Today is Reformation Day, the anniversary of the day when Martin Luther posted his 95 Theses on the the door of the Castle Church in Wittenberg, thus beginning the Protestant Reformation.
The theses were propositions for theological debate, calling attention to abuses and problems in the teaching and practice of the Sixteenth Century Church. A few years ago, somebody came up with a new 95 Theses, aimed at the abuses and problems in today's Church. I commend them to your consideration:
1. When our Lord and Master Jesus Christ said “Repent,” He willed that the whole life of believers should be one of repentance.
2. To “repent” means to be contrite for one’s sins and to trust Jesus Christ and solely in His completed work for one’s forgiveness, life, and salvation.
3. Those who describe the Christian life as purpose-driven deny true repentance, confuse the Law and the Gospel, and obscure the merits of Christ.
4. Impious and wicked are the methods of those who substitute self-help and pop-psychology for the Gospel in the name of relevance.
5. This impious disregard for the Gospel wickedly transforms sacred Scripture into a guidebook for living, a pharisaic sourcebook of principles, and sows tares among the wheat.
6. Relevance, self-help and pop-psychology have no power to work true contrition over sins and faith in Jesus Christ.
7. Like clouds without rain, purpose-driven preachers withhold the proclamation of the forgiveness of sins won by Christ on the cross and enslave men’s consciences to the law which they cleverly disguise as so-called 'Biblical Principles'.
8. By teaching tips for attaining perfect health, debt-free wealth, and better sex in marriage, the purveyors of relevance undermine true fear, love and trust in our Lord and Savior Jesus Christ.
9. They are enemies of Christ, who distort the Word of God by tearing verses from their original context in order to use them as proof texts for their self-help, pop-psychology agendas.
10. Injury is done the Word of God when it is used as a source book for practical, relevant “life applications.”
11. In the name of relevance, our Lord Jesus Christ is reduced to a life-coach whose “gospel” assists and motivates people to achieve the objectives of their self-centered delusions of grandeur.
12. Apart from the Holy Spirit, the seeker cannot understand the things of God for these are “spiritually discerned” (1 Cor 2:14).
13. The natural man does not naturally seek the Gospel. “I was found by those who did not seek me; I revealed myself to those who did not ask for me” (Is. 65:1)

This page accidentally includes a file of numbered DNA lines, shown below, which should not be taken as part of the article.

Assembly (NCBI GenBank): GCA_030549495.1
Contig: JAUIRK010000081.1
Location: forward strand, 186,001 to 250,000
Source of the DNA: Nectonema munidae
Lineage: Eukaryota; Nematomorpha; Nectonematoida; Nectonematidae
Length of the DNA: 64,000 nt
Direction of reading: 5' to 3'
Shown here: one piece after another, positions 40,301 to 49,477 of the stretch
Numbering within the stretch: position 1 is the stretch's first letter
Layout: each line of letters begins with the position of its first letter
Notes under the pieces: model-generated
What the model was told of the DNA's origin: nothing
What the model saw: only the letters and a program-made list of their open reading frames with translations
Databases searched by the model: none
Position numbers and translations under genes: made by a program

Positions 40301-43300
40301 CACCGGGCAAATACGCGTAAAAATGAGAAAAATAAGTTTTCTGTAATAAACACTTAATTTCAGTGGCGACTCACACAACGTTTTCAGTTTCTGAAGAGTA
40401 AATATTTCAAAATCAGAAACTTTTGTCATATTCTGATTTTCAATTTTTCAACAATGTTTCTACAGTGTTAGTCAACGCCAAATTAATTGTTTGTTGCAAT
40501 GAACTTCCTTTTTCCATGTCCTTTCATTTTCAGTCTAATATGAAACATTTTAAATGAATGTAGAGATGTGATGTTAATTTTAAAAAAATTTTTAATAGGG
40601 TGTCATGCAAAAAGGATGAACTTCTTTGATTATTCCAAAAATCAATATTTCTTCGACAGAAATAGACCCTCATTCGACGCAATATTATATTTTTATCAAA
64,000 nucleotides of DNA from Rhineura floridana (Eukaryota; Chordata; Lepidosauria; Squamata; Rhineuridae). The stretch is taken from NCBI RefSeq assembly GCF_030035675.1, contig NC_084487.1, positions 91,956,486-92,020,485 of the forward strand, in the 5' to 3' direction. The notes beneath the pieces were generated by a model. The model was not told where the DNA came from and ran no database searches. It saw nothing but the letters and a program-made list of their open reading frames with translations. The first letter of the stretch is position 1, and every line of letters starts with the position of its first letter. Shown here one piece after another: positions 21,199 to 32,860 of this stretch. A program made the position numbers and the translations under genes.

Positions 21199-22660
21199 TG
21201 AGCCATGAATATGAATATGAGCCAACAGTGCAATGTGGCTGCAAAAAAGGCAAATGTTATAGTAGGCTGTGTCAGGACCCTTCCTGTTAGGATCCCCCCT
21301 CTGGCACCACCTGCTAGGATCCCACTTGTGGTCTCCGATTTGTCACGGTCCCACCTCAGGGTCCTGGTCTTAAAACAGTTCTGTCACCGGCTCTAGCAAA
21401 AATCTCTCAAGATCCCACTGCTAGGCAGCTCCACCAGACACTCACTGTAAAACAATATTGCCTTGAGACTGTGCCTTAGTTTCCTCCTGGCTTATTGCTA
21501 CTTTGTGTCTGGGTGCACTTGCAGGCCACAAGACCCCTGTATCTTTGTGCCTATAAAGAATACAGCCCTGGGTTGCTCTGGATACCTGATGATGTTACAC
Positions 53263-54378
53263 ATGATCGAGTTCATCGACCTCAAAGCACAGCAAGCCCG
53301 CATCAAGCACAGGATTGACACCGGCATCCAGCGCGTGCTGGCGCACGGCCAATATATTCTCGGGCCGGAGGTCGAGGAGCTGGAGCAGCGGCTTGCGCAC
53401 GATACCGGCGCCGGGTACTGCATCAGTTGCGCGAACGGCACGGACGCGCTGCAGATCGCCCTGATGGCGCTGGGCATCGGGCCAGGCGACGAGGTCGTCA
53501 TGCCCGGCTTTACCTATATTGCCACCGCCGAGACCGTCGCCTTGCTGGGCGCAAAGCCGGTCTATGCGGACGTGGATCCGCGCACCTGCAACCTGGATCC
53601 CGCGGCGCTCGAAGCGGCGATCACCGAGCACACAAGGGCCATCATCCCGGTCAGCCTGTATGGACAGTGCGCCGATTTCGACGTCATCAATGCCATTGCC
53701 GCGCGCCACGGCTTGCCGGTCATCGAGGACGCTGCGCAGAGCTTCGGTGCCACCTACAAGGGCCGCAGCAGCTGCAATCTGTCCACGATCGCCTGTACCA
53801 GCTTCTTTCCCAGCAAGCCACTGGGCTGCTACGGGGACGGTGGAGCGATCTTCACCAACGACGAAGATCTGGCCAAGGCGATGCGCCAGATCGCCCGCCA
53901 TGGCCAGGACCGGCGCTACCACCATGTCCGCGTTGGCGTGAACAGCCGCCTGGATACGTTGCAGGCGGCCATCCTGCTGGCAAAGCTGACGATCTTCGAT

14. The true Seeker of men’s souls is our Lord Jesus Christ who came to seek and to save the lost by His death on the cross (Luke 19:10).
15. The truly “seeker-sensitive” church proclaims God’s wrath against our sin and His mercy for Jesus’ sake.
16. The preaching of Christ crucified is a stumbling block to purpose-driven pragmatists and foolishness to church growth consultants.
17. The true gold of the Church is the Most Holy Gospel of the glory and the grace of God.
18. But this treasure is a stench in the nostrils of fallen and sinful men because it exposes man’s complete lack of ability to save himself by his own religious efforts.
19. On the other hand, the fool’s gold of self-help is preferred by sinful men, for it creates the illusion of moral progress and a life that is pleasing to God apart from repentance.
20. The gold of the Gospel is the net by which Christ would make us fishers of men.
21. The fool’s gold of self-help is a snare by which purpose-driven purveyors of relevance attempt to capture the riches and approval of men.
22. The church is holy sheep who hear the voice of their Shepherd.
23. How can sheep hear the voice of their Shepherd when false shepherds preach self-help and pop-psychology?
24. Purveyors of purpose-driven relevance are not shepherds of men’s souls but wolves in sheep’s clothing.
25. Purveyors of relevance claim that self-help, life-applications and biblical principles are the means to reach the unchurched because they meet people’s felt needs.
26. Yet a person’s greatest need is one he does not by nature feel, namely the need for the righteousness that comes from God through faith in Jesus Christ.
27. The true means by which fallen sinners are reached is the preaching of Christ and His sacraments. (Romans 10:17)